Equipment Type

Sweetness

A recent newspaper article blames productivity gains over the past few years for the increase in stress among workers. Fewer folks to do the same tasks have stretched workdays...

June 01, 2004

Rod Sutton, Editor in Chief
Rod Sutton, Editor in Chief

A recent newspaper article blames productivity gains over the past few years for the increase in stress among workers. Fewer folks to do the same tasks have stretched workdays, shrinking the amount of time left for home life and other activities.

Similar stresses lurk in equipment fleets. Construction Equipment's Universe Study indicates that users are keeping many machines for longer periods of time. As we reported in August, some of this is due to technological advances in componentry that improve productivity and lifespan. Yet there's little doubt that fleet managers have delayed some purchases this year, mostly due to uncertainty surrounding the continued highway-funding debate in Washington.

Managers mustn't let uncertainty cloud sound judgment, however. A manager who carries a machine too long might save capital, but he'll toss more money into the repairs bucket and field a weaker fleet. The trick, according to Mike Vorster in next month's Equipment Executive, is to find the "sweet spot" for machines.

This sweet spot is the magic point at which a machine's owning-and-operating cost is at its lowest level. The machine is old enough to have adequately spread out fixed costs such as depreciation, yet young enough to have not built up annual repair costs. Fleet managers who find those sweet spots maximize fleet life and performance.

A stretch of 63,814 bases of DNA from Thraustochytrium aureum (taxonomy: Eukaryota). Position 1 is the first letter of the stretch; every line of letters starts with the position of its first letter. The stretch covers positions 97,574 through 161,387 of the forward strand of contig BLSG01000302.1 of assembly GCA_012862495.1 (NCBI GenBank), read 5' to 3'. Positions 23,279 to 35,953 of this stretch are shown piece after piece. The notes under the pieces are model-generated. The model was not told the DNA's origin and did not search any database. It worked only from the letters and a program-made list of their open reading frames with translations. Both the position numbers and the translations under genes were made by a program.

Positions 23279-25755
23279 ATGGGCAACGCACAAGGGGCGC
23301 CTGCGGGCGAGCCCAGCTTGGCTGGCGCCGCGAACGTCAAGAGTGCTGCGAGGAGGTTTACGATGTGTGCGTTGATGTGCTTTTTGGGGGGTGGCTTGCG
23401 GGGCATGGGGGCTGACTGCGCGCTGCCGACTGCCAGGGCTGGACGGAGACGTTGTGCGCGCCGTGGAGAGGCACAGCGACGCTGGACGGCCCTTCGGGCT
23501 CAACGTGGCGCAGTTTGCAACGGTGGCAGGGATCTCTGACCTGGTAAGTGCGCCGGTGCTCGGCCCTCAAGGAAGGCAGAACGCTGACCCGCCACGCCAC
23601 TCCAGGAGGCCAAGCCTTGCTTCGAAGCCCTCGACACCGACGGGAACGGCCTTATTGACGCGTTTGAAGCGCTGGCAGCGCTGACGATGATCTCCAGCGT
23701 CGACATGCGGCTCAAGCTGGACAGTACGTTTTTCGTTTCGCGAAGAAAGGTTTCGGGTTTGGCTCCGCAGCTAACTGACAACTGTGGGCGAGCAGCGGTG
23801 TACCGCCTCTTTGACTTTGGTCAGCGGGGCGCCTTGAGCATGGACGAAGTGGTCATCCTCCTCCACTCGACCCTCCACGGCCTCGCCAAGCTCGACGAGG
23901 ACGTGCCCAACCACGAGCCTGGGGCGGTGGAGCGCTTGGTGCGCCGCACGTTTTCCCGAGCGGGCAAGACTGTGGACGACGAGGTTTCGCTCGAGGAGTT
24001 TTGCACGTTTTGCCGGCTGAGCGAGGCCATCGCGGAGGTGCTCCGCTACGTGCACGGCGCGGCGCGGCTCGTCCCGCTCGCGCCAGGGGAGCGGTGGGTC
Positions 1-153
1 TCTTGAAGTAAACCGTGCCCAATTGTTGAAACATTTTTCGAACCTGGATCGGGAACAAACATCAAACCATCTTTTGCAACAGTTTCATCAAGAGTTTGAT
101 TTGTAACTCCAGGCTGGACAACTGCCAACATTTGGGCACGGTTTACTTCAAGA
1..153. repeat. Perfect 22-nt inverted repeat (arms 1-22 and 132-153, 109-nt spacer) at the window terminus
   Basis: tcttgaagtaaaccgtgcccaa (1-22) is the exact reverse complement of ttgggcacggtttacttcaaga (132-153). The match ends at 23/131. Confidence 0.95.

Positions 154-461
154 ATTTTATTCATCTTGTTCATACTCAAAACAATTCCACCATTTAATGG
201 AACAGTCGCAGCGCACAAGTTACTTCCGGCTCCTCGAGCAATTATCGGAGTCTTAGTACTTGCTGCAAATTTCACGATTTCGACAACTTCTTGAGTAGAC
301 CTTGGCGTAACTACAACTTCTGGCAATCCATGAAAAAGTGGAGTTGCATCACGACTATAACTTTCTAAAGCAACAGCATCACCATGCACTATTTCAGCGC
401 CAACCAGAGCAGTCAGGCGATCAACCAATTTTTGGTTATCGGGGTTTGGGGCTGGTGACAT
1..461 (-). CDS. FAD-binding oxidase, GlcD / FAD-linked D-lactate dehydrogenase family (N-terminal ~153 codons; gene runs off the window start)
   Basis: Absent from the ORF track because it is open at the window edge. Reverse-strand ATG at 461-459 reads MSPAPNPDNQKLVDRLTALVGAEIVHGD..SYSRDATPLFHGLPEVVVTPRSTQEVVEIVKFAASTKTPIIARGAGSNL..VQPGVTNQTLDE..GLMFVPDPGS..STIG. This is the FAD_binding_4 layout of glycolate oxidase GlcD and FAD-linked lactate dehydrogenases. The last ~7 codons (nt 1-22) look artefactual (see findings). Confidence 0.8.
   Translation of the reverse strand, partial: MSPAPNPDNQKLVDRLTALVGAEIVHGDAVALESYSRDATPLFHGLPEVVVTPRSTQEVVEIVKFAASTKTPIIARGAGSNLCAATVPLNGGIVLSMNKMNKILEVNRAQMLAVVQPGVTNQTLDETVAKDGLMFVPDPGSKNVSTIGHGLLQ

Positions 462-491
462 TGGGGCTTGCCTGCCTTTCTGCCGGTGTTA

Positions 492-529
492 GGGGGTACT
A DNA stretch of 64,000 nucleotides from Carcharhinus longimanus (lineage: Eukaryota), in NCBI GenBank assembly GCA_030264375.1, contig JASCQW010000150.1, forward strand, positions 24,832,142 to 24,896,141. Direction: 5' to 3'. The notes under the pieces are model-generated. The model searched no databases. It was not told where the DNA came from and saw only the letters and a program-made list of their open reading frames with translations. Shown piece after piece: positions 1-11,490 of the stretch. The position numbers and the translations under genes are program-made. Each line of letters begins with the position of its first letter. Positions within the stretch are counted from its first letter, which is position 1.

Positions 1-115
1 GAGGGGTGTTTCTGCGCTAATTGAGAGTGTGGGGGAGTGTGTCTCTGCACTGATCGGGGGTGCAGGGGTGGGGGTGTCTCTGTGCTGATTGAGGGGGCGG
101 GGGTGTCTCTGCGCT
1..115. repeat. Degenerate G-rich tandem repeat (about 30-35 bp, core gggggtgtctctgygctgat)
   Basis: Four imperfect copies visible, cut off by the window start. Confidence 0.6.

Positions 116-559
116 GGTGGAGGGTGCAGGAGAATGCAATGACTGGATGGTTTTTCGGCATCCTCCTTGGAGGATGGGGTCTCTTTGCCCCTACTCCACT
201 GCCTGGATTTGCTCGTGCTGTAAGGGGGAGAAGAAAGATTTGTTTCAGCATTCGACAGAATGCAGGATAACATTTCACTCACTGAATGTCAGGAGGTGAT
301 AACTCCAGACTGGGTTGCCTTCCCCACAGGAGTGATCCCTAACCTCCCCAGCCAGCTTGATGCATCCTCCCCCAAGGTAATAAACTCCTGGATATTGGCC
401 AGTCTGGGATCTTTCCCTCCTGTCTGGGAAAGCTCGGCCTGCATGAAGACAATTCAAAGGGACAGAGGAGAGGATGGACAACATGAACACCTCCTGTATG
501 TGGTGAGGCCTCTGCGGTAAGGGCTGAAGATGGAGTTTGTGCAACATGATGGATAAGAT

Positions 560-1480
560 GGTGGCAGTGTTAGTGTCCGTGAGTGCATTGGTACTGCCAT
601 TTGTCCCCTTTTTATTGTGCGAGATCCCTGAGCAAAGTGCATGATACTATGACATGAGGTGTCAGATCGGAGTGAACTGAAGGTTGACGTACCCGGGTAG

This isn't an easy task, nor is it easy to explain to management why a new acquisition is better in the long run than ongoing repair. But accurate historical data and solid support for the sweet spot will provide serious justification. Many fleet managers have successfully done this, based on recent equipment shipments reports. Through March, shipments were up 37 percent over the past year, regaining about 80 percent of the decline during the recession, reports our economist, Jim Haughey. Individual manufacturers tell us that backlogs are beginning, too, further supporting a movement to replace aging machines.

So don't let capital spending guidelines blindly rule machine-replacement decisions. Take a hard look at machine life, find the sweet spot, and make the case for replacement in terms the financial team will understand. Ultimately, fleet productivity hinges on the right choice.


Author Information
Rod Sutton, Editor in Chief, 630-288-8130, rsutton@reedbusiness.com


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